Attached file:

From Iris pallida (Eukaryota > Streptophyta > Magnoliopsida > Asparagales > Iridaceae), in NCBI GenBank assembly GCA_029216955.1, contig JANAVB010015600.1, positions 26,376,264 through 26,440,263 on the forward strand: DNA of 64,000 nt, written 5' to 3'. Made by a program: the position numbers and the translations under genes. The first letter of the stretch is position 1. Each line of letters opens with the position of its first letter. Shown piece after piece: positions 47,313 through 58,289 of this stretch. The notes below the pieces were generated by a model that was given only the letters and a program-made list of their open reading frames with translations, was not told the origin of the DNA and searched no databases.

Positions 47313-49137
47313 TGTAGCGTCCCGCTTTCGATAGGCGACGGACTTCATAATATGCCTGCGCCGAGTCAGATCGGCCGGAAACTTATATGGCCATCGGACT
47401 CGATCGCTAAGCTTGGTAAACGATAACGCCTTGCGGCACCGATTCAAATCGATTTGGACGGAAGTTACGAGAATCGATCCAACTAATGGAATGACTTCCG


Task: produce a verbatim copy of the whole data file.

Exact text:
From Iris pallida (Eukaryota > Streptophyta > Magnoliopsida > Asparagales > Iridaceae), in NCBI GenBank assembly GCA_029216955.1, contig JANAVB010015600.1, positions 26,376,264 through 26,440,263 on the forward strand: DNA of 64,000 nt, written 5' to 3'. Made by a program: the position numbers and the translations under genes. The first letter of the stretch is position 1. Each line of letters opens with the position of its first letter. Shown piece after piece: positions 47,313 through 58,289 of this stretch. The notes below the pieces were generated by a model that was given only the letters and a program-made list of their open reading frames with translations, was not told the origin of the DNA and searched no databases.

Positions 47313-49137
47313 TGTAGCGTCCCGCTTTCGATAGGCGACGGACTTCATAATATGCCTGCGCCGAGTCAGATCGGCCGGAAACTTATATGGCCATCGGACT
47401 CGATCGCTAAGCTTGGTAAACGATAACGCCTTGCGGCACCGATTCAAATCGATTTGGACGGAAGTTACGAGAATCGATCCAACTAATGGAATGACTTCCG